Alternatives to IBEX & SmartWool

Written by annette lyn o'neil Google
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Alternatives to IBEX & SmartWool
If you are heading out to do some mountaineering, you can stay warm without SmartWool or Ibex. (winter mountaineering image by Galyna Andrushko from

When it comes to base layers for outdoor activities, Ibex and SmartWool dominate the market. If you're looking for an alternative to those venerable fabrics (whether you're sensitive to wool, object to their sourcing or can't handle the itch factor), take heart: there are plenty of other fabric fish in the base-layer sea.


Icebreaker is the silky-textured Cadillac of the Merino wool world. Icebreaker pieces are fashioned of pure, New Zealand-sourced Merino wool and are luxuriously soft, gentle on the skin, odour-mitigating and breathable. Icebreaker has excellent heat-dispersal qualities (the same attributes allow moisture to dissipate quickly from the skin), yet still stands up to some serious backpacking punishment. You can wear it for days (weeks, if necessary) without needing to wash it.

Of course, it's also distinctly spendy---though most folks who've worn it in extreme conditions think it's well worth the extra cost.

Montbell's Super Merino Wool

If you're looking for high thermal performance at a more moderate cost than Icebreaker, Montbell's natural/synthetic blend, Super Merino Wool, might fit the bill. It's water repellent (helping the body stay dry in wet conditions) while remaining mostly smooth and itch-free. Super Merino Wool is antibacterial, which makes it resistant to most bacteria-caused odour, and is generally reviewed to be softer than SmartWool.

Unlike most pure-wool pieces, Montbell's anti-shrinkage technology helps the pieces stay true to size through scores of washing machine cycles.

Patagonia's Capilene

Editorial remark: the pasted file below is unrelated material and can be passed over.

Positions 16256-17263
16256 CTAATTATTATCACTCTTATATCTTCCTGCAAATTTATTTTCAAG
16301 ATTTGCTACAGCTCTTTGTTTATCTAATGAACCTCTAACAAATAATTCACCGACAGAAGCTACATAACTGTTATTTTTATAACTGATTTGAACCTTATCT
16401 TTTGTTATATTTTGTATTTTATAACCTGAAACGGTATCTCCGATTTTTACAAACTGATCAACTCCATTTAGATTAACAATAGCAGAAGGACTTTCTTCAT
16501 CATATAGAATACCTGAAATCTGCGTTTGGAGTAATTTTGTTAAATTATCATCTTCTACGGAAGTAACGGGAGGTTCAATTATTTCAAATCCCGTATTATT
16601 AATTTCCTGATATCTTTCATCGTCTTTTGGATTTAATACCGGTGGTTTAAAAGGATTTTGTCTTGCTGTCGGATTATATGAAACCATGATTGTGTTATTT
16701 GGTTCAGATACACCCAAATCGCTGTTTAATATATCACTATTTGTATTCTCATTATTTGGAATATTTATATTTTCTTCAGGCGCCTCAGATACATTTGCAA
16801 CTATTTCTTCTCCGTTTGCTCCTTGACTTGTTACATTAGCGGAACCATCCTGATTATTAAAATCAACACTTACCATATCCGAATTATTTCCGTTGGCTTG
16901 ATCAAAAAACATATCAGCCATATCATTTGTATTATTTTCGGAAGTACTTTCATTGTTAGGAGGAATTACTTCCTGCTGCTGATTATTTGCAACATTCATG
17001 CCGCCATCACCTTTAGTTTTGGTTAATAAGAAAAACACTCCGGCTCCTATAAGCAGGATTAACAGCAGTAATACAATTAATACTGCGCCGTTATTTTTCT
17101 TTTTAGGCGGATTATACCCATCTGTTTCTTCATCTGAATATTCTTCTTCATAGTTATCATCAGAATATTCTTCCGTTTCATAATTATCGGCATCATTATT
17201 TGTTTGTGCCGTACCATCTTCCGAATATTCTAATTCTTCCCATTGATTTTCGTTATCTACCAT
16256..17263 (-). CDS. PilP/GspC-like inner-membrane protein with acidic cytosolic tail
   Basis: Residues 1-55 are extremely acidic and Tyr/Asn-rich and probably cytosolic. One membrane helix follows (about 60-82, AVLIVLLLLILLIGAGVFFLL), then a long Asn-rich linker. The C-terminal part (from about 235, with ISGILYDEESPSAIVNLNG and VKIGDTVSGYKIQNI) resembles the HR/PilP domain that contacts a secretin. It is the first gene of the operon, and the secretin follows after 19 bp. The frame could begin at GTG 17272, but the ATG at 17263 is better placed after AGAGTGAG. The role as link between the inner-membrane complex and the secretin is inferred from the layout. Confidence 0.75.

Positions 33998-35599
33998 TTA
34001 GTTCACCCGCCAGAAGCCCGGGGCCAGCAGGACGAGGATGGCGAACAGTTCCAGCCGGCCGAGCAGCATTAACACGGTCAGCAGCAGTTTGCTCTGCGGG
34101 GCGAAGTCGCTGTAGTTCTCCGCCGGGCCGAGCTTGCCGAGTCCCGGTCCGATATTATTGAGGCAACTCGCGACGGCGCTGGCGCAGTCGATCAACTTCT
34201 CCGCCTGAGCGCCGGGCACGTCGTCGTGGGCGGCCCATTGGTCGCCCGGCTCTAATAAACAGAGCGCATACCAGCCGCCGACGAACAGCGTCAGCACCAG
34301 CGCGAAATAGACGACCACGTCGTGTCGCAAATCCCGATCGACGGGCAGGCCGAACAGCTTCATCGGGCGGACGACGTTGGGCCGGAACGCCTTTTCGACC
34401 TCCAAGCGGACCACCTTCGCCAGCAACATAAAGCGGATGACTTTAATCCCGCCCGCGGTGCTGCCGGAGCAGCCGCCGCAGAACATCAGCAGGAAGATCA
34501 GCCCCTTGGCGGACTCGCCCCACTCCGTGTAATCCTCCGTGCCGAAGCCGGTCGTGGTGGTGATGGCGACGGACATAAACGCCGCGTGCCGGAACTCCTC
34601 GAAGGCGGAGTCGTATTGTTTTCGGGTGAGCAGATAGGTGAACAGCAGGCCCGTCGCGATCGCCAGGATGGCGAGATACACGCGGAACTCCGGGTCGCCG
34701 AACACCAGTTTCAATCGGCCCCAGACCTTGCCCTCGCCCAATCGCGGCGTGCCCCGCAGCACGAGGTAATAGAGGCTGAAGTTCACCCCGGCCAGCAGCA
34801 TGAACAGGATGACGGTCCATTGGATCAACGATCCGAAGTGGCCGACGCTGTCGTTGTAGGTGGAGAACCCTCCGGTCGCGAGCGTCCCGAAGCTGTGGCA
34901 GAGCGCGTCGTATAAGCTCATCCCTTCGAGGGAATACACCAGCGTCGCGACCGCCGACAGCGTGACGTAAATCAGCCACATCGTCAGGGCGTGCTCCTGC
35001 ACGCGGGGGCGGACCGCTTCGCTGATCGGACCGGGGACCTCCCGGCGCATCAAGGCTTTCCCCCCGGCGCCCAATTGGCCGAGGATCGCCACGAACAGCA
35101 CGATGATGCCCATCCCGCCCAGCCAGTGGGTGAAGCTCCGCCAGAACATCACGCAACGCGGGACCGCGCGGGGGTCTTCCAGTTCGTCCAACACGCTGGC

Capilene is Patagonia's fully synthetic base-layer fabric. Designed for sweaty activities and soaking-wet conditions, this polyester fabric comes in a range of four machine-washable fabric formulations (each geared to a specific type of condition and/or activity). Gladiodor manages odours in the fabric.

Best of all, it's green---Capilene is made of at least 50 per cent recycled content (and is itself recyclable when returned to Patagonia).

Terramar's ThermaSilk

If you're interested in options aside from wool, synthetics or blends, Terramar offers a 100 per cent silk baselayer option. Silk is a natural insulator, and Terramar weaves it into a thermoregulating, shape-retaining fabric that has a UPF rating of 15+. Wearers' main complaint is that the delicate fabric snags easily, so it's not suited for the rigours of some backcountry adventures.


If you can find it (the Swedish brand can be difficult to find in the U.S.), Woolpower makes a top-notch base layer that's 100 per cent Merino wool. The company has been developing the fabric technology for half a century (testing their work in Sweden's brutal winters) and has finessed the designs to the point that they're almost seam-free.

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